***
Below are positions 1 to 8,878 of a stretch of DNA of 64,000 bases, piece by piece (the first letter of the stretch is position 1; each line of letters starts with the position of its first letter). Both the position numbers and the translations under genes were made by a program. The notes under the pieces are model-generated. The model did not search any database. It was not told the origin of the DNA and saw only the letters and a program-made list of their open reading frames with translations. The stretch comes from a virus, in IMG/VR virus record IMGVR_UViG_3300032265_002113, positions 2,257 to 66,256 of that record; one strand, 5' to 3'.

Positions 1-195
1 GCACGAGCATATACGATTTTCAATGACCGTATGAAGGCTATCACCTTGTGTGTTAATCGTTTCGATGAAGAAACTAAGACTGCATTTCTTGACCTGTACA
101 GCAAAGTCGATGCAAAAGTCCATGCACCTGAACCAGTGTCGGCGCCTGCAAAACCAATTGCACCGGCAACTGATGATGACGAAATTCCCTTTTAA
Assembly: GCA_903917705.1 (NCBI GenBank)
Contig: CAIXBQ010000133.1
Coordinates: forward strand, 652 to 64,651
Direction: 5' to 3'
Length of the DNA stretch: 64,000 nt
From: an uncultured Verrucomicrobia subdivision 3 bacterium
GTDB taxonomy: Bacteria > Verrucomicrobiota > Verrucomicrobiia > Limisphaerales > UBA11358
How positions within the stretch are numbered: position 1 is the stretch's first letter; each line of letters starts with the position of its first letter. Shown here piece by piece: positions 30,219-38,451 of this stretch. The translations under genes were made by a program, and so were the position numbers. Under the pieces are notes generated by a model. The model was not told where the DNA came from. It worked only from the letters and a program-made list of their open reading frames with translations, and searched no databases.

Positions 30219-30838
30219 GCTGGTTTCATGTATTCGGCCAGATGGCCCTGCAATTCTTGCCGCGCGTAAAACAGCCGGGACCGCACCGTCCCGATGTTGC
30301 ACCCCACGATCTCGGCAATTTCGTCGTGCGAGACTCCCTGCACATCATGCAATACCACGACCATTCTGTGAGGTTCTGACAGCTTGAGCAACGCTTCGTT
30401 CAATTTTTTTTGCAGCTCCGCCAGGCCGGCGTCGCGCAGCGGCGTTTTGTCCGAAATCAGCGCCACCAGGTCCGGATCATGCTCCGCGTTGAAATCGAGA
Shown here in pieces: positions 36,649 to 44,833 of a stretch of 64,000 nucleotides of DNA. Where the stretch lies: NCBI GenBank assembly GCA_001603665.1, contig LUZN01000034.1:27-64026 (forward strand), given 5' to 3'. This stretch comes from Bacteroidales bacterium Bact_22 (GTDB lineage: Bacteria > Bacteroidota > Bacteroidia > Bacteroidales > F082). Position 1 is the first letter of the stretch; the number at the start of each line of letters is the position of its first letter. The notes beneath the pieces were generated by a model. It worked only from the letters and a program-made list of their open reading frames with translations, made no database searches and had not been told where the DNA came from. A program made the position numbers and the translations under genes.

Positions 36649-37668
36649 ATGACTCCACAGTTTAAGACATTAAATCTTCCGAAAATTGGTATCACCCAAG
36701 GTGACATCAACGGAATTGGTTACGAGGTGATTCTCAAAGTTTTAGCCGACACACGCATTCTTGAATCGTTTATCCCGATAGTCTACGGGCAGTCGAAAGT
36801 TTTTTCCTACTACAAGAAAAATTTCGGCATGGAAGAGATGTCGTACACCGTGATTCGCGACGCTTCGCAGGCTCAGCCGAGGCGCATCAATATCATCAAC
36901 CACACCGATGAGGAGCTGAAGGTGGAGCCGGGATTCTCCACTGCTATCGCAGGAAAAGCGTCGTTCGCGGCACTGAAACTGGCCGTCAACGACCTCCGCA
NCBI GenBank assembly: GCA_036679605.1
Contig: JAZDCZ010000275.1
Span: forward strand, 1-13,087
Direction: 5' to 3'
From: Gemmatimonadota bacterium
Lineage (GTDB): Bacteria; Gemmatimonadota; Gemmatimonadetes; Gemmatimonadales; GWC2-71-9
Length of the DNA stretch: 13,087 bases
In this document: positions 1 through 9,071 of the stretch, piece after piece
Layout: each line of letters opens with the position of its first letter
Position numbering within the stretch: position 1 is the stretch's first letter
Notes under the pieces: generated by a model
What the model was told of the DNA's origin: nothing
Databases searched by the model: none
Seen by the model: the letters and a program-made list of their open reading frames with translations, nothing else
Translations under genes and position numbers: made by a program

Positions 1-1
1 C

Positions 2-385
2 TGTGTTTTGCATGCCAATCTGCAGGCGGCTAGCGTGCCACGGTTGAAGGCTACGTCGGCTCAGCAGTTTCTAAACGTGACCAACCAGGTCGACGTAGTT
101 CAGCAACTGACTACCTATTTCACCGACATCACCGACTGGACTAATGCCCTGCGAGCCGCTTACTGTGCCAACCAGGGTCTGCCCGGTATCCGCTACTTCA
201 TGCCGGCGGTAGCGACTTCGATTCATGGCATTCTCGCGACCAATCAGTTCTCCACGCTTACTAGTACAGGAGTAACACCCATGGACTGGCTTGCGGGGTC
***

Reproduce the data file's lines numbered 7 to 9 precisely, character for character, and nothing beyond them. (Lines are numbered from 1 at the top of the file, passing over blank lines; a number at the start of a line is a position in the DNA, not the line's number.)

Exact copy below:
Coordinates: forward strand, 652 to 64,651
Direction: 5' to 3'
Length of the DNA stretch: 64,000 nt